The mustard tree begins life resembling a weed more than anything else and grows into a relatively small, bush-like tree often as wide as it is tall with a crooked trunk. This is no tall, strong cedar, representing power and majesty. Jesus could hardly have chosen a more scandalous tree to represent the Kingdom.

The yeast in the second parable is also not quite what is heard by our modern ears. Like me, those of you who are bakers probably buy your yeast in tidy little packets or jars from the grocery store. However, this is not what Jesus is referring to here. The leaven Jesus is talking about was a fermenting bit of dough saved over then hidden and kneaded into flour to make bread. Leaven, with its secretly penetrating and diffusive power is most frequently used as a negative symbol of corruption and sin.

Both the mustard tree and the yeast offer models of a kingdom with small, unexpected, and subversive beginnings. Offering the comfort that God’s kingdom is taking root even if you can’t always perceive it. But, also a reminder of the discomfort in the unconventional, unexpected, and even controversial ways in which the Kingdom brings about life and justice.

The kingdom of heaven is like treasure hidden in a field, which someone found and hid; then in his joy he goes and sells all that he has and buys that field.

The kingdom of heaven is like a merchant in search of fine pearls; on finding one pearl of great value, he went and sold all that he had and bought it.

Like the parables of the mustard seed and the yeast, these two also have a great deal in common in that they both speak to the value of God’s Kingdom. But again, there is a subversive element threading through these models.

There is the ethical question implicitly embedded in the timeline of the parable of the treasure. Buying a field where you’ve already stumbled upon buried treasure- who does that treasure really belong to? The previous or new owner of the land? Jesus seems to be offering an analogy not only of the immense value and joy of the kingdom of heaven, but also of humanity’s ownership (or lack thereof) of the kingdom.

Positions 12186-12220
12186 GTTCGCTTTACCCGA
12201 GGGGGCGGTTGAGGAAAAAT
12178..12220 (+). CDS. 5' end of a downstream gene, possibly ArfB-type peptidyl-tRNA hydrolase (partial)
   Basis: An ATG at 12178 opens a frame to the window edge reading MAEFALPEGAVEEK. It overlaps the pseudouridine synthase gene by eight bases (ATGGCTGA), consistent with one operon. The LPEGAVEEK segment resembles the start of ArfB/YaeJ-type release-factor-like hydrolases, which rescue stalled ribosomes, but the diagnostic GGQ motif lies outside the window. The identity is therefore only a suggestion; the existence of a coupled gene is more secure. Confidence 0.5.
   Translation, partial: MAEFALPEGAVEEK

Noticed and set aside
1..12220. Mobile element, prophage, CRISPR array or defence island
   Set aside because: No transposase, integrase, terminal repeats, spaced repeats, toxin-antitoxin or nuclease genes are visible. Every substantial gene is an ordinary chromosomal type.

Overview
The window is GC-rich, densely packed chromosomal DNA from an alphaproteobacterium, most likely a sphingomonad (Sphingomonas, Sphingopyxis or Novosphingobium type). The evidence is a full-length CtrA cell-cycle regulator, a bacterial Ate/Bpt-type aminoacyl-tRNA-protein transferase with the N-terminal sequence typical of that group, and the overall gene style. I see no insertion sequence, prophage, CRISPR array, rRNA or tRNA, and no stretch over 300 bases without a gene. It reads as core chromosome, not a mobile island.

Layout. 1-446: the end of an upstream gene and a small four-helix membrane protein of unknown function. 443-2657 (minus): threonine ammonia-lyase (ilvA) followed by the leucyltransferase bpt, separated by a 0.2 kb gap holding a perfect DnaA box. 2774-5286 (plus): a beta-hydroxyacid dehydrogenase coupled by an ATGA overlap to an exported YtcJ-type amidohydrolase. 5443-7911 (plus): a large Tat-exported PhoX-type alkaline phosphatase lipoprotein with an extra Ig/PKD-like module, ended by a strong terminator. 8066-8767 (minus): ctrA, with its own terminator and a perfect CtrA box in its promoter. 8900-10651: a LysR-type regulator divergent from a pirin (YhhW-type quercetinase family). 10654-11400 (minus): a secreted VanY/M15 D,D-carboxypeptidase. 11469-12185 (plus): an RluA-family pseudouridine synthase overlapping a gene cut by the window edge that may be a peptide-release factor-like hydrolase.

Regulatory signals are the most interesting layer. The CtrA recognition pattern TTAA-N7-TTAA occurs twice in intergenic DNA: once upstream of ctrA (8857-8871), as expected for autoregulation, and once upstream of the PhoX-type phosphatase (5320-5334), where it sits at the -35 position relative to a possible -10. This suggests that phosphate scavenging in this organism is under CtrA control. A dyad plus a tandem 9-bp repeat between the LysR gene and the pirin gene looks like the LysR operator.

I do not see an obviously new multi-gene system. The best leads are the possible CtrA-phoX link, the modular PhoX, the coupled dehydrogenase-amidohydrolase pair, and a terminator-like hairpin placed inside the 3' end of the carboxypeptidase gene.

Then, in contrast to the unexpected and unintentional discovery of the treasure, Jesus continues by comparing the Kingdom to a merchant carefully seeking out one individual pearl. Effectively highlighting the roles of humanity and God in bringing about the Kingdom; continuing to turn worldly ideas of possession and human power upside down.

The kingdom of heaven is like a net that was thrown into the sea and caught fish of every kind; when it was full, they drew it ashore, sat down, and put the good into the baskets but threw out the bad.

Jesus finishes with one final reminder of divine providence and lack of human control and power over God’s Kingdom.

Have you understood all this? .
.
.
.
.
Are you sure?

Even with a deeper look into the context and nuances of these parables, they are still only models to help us wrap our heads around a complex, somewhat abstract event. And, as much as they help us to understand and communicate what is beyond words, models still have limitations in conveying the fullness of their subjects.

Love is an open door.
Love is blind.
Love is a battlefield.

But, do any of these models really do justice to what it truly is to love and be loved?

Grief is like the ocean.
Grief is a passage not a place to stay.
Grief is like a snowflake.

But, do any of these really name what it is to lose something or someone we don’t know how to live without?

A topographical map doesn’t touch the feeling of looking out at the vast expanse below from the top of a mountain after an exhausting hike. Or the sense of smallness and powerlessness of walking through a narrow canyon while only a thin strip of sky peaks through above.

We long so much for the comfort and safety of understanding, that we fail to look for the subversive aspects of the models we rely on and we fail to look for the ways in which they fall short.